U.S. stocks extended Friday’s bullish rally into the new week
, with each
of the major indexes trading near historic highs
for most of Monday’s session
. Optimism that the Republican Party will succeed in introducing tax reform
by the end of the year seems to be driving the positive undertone. In fact, recent reports suggest the GOP could hold begin voting as soon as Tuesday, which would ostensibly lay the groundwork for a significantly reduced corporate tax rate of roughly 21%. The prospect of tax reform has been the principal catalyst to the post-election run-up that has persisted since late 2016.
Each of the U.S. indexes
reached new all-time highs on Friday as optimism for tax reform spurred a bell-to-bell rally. While the bullish run was partly supported by the morning’s positive economic updates (U.S. industrial production edged higher, capacity utilization reached a two-year high), the primary driver today was optimism from The Hill. The upturn was not limited to large-cap issues. In fact, the S&P Small-Cap 600
and Russell 2000
both outpaced the major composites.
The equity market got off to a solid start this morning
, but lost ground as the session progressed
. At the close of trading, the Dow Jones Industrial Average was down 77 points; the broader S&P 500 Index was off 11 points; and the NASDAQ was lower by 19 points. Market breadth was negative, as losers outpaced winners by a wide margin on the NYSE.
The stock market delivered a selectively constructive, but
, session today
. At the close of trading, the Dow Jones Industrial Average was ahead 81 points; the broader S&P 500 Index was off one point; and the NASDAQ was higher by 13 points. The sentiment was generally positive today, as advancers outnumbered decliners on the NYSE.
Though overall market breadth was largely mixed
on Tuesday, some auspicious developments regarding tax reform
helped to drive several pockets of the market higher. Financials, healthcare, and telecommunications stocks were the leaders, with technology and utilities (another one of Monday’s stalwarts) somewhat offsetting that optimism. As the closing bell neared, the S&P 500 and Dow each slipped from their all-time intraday highs set around noon, but still remained well above their breakeven lines. Tomorrow’s decision by the Fed, as well as a new Consumer Price Index reading, will complement tax reform as the main factors likely to influence trading.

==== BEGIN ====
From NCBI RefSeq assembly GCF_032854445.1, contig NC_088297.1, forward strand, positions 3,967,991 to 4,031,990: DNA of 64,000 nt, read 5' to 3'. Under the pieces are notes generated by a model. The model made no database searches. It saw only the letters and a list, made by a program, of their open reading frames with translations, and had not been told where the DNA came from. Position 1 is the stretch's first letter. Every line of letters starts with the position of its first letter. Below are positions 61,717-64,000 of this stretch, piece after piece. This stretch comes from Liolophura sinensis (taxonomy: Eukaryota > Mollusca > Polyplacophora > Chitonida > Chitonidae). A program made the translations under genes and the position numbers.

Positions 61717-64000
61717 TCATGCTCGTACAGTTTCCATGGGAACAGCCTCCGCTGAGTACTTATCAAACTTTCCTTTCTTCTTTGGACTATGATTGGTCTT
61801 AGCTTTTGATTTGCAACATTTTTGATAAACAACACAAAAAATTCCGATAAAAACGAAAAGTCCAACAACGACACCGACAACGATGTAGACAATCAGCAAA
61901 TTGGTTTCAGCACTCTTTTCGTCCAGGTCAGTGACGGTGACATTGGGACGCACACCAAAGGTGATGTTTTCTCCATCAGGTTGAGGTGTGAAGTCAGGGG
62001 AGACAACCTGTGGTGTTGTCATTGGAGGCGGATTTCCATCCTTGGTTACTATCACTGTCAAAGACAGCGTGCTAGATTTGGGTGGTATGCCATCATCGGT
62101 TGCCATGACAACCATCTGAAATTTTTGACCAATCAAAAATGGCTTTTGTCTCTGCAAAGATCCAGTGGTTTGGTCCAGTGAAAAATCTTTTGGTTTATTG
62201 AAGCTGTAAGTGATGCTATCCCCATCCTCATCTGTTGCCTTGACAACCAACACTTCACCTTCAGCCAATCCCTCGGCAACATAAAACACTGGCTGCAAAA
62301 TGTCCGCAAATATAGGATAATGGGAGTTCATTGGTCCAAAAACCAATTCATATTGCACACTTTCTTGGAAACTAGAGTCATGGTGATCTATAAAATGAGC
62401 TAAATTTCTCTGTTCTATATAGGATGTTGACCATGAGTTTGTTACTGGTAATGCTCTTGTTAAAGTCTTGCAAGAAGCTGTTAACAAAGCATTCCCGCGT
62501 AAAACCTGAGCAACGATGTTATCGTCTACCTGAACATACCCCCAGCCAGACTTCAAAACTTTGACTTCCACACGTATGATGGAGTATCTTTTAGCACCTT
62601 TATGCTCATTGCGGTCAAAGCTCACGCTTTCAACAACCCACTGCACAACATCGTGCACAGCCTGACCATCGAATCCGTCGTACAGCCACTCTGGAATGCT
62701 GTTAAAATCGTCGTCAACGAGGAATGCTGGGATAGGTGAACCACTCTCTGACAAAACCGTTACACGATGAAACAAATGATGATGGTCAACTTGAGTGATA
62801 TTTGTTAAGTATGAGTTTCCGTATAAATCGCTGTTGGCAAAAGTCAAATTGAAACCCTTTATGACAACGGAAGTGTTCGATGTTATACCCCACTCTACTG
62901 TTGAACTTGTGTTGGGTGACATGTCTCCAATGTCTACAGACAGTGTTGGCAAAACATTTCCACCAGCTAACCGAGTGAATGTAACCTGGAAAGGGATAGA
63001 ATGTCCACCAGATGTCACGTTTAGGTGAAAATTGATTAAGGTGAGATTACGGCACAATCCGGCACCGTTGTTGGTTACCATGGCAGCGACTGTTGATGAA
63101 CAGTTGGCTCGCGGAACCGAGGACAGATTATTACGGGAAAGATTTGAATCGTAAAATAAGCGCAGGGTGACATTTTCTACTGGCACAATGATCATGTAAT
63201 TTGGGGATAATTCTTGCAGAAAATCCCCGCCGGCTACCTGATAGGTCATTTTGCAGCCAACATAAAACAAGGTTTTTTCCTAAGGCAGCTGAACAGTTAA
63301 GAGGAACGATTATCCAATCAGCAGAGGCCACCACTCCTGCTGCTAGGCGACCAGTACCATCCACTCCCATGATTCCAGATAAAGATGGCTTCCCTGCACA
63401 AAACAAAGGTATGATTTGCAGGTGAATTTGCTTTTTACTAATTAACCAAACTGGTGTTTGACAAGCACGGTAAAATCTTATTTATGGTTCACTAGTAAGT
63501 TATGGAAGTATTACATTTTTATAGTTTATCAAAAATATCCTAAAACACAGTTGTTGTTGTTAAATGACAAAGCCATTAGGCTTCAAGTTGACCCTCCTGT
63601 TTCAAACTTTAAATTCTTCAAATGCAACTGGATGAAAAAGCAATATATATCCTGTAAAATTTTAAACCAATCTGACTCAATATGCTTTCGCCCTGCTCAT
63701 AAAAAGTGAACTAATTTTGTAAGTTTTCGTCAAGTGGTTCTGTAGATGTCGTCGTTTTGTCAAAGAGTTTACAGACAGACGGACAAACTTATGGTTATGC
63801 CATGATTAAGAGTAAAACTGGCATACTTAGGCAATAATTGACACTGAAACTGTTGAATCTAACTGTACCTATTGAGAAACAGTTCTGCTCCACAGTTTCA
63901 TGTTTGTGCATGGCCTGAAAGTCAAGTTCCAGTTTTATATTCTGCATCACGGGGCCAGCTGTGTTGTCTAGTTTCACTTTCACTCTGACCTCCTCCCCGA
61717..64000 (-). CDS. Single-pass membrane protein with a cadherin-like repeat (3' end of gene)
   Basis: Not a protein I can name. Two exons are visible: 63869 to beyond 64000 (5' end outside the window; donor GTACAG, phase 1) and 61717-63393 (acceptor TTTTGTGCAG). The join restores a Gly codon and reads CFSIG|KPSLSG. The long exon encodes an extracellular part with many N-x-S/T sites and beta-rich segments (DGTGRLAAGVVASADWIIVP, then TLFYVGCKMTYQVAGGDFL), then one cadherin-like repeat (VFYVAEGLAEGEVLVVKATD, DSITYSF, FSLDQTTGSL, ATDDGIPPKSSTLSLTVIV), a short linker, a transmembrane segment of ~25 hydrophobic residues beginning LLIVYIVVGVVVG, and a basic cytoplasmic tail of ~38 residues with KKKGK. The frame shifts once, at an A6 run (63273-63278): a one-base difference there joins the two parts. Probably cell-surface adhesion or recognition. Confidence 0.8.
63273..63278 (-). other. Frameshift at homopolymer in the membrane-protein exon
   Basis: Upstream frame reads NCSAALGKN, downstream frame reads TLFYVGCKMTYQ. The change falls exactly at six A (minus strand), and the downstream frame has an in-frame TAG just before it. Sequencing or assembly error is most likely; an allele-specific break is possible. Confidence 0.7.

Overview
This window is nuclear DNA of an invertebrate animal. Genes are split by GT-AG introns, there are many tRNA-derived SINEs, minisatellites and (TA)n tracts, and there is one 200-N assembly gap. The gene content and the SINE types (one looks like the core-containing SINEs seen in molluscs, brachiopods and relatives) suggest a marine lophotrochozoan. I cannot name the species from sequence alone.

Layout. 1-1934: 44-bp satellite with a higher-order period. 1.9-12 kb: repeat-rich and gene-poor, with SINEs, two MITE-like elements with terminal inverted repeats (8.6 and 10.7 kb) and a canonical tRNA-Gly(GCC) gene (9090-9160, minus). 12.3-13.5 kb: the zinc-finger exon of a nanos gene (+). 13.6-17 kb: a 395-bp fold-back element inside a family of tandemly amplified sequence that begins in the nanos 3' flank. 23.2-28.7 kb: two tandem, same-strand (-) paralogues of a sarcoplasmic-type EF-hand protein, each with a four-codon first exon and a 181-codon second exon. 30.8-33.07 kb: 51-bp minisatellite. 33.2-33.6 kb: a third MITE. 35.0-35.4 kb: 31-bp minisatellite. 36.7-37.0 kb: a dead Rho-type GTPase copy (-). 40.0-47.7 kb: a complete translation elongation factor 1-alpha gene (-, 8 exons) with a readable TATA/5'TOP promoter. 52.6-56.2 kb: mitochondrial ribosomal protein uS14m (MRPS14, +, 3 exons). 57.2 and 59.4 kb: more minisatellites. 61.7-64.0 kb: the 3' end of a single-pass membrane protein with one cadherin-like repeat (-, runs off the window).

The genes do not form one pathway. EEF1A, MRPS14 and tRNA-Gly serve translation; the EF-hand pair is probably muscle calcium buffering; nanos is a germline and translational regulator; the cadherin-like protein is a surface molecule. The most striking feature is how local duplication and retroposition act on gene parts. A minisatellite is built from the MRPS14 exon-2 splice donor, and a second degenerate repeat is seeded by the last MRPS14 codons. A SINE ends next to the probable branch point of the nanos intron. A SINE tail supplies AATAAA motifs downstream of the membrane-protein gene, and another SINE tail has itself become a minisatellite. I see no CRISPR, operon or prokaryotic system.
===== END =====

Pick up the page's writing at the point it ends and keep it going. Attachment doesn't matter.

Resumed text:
The major U.S. indexes shook off early-morning volatility
on Monday afternoon
. The gains
by strength in the energy
and technology sectors
, which helped to negate jitters following the terrorist attack near New York’s Times Square
. The tech-laden NASDAQ was accordingly the best-performing large-cap composite. With a dearth of updates on the tax reform front, which has been the primary headline-grabbing factor in recent weeks, investors in small-cap equities are apparently collecting some profits.
An upbeat November jobs report propelled the bulls on Friday, with each of the three major indexes registering
strong full-day gains. As per the U.S. Bureau of Labor Statistics, it reported nonfarm payrolls had increased 228,000 positions last month, beating expectations. The average hourly wages grew slightly, while the unemployment rate remained by its 17-year low of 4.1%. This set the stage for a mostly uninterrupted rally to close the week.
Equities moved nicely higher this morning
, pulled back around noon
, but managed to firm up selectively late in the session
. At the end of trading, the Dow Jones Industrial Average was up 71 points; the broader S&P 500 Index was ahead eight points; and the NASDAQ was higher by 36 points. Market breadth was supportive, as advancers outpaced decliners on the NYSE.
The major U.S. indexes were up-and-down early on Wednesday, before each settled into range-bound paths that persisted through most of the final hours. The NASDAQ 100 continued to recover from its trying open to the week and outperformed its blue chip and broad-based counterparts. The Dow struggled to remain above its breakeven line and saw more selling pressure in the final hour of trading. The S&P 500 was a little more resilient, while the small-cap Russell 2000 traded firmly in the red for most of the day.
After posting selective gains through most of the morning hours, the market adopted a negative tone during the second half of Tuesday’s trading
. The primary factor at play remains the Senate’s recently approved tax reform bill, which sent the Dow and S&P 500 to all-time highs early in the week. Since yesterday’s opening bell, however, investors appear to be taking advantage of the elevated valuations as the specifics of the proposal are digested.